However, the situation soon escalates far beyond anything that Joe wanted or planned. First, he is moved into the mansion, then he is living in the room next door to Norma, wearing clothes she has bought, and is expected to be by her side at all time. The film focuses on the dynamics between Joe and Norma, as well as the mysterious butler Max.
Through the film we learn that Norma still believes that she is at the height of fame and the fan letters she receives (secretly written by Max) reinforce this misguided view. As the film unravels, we see how emotionally unstable Norma is, and see that she is no longer living in reality but in a world of her own making- where she is still a great star. She sends her script off to her former director Cecil B. DeMille, and even goes to the studio herself, but the matter of her return to film is glossed over by DeMille and other Paramount employees.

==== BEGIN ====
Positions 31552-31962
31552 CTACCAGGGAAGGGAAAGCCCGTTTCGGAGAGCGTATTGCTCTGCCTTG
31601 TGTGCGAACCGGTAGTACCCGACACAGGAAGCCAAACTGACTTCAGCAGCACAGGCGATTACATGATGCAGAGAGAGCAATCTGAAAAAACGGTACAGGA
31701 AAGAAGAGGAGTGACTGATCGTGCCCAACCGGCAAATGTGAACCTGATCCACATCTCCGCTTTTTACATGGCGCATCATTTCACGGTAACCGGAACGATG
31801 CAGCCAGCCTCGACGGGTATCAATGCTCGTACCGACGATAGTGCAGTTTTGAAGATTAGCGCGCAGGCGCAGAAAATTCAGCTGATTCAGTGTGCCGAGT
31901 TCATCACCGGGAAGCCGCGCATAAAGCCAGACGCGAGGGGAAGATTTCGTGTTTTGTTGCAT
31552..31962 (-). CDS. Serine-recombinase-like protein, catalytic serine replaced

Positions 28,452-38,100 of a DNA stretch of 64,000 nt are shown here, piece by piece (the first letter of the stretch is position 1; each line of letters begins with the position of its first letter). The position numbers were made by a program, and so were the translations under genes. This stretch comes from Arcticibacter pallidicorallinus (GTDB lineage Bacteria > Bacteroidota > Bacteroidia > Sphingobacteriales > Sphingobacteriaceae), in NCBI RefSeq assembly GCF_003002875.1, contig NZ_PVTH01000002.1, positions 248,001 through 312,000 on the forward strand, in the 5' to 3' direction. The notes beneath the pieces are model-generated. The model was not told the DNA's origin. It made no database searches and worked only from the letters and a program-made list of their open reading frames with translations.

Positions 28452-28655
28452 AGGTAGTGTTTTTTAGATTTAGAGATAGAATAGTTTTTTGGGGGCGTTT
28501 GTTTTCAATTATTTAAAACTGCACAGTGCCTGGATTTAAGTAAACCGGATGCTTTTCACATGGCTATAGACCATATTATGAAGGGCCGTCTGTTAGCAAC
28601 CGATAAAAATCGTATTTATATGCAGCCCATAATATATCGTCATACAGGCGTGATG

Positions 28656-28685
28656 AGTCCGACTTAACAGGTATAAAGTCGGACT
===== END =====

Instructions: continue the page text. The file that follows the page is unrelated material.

Joe meanwhile is torn between Norma and the world she lives in, and the world of Betty Schafer- who he meets again at his friend Artie Green’s (Jack Webb) party. Joe and Betty start work on a script, and gradually begin to fall in love. But, with Norma still as big a presence as ever in Joe’s life, this love was destined never to work out.
As the lives of Joe, Norma, Betty, and Max intertwine and collide with each other, it is inevitable that the story is not going to end happily for any of them.
Sunset Boulevard is a dark story that looks at the side of Hollywood that no-one ever sees, or at least the side that no-one wants to see or admits is there.
Behind the glamour and the fame of the hottest actors and actresses are many other “forgotten” famous figures who were also once in high demand. Sunset Boulevard perfectly captures the contrast between these worlds- showing how the ever-changing land of Hollywood can make you a star one minute and a nobody the next.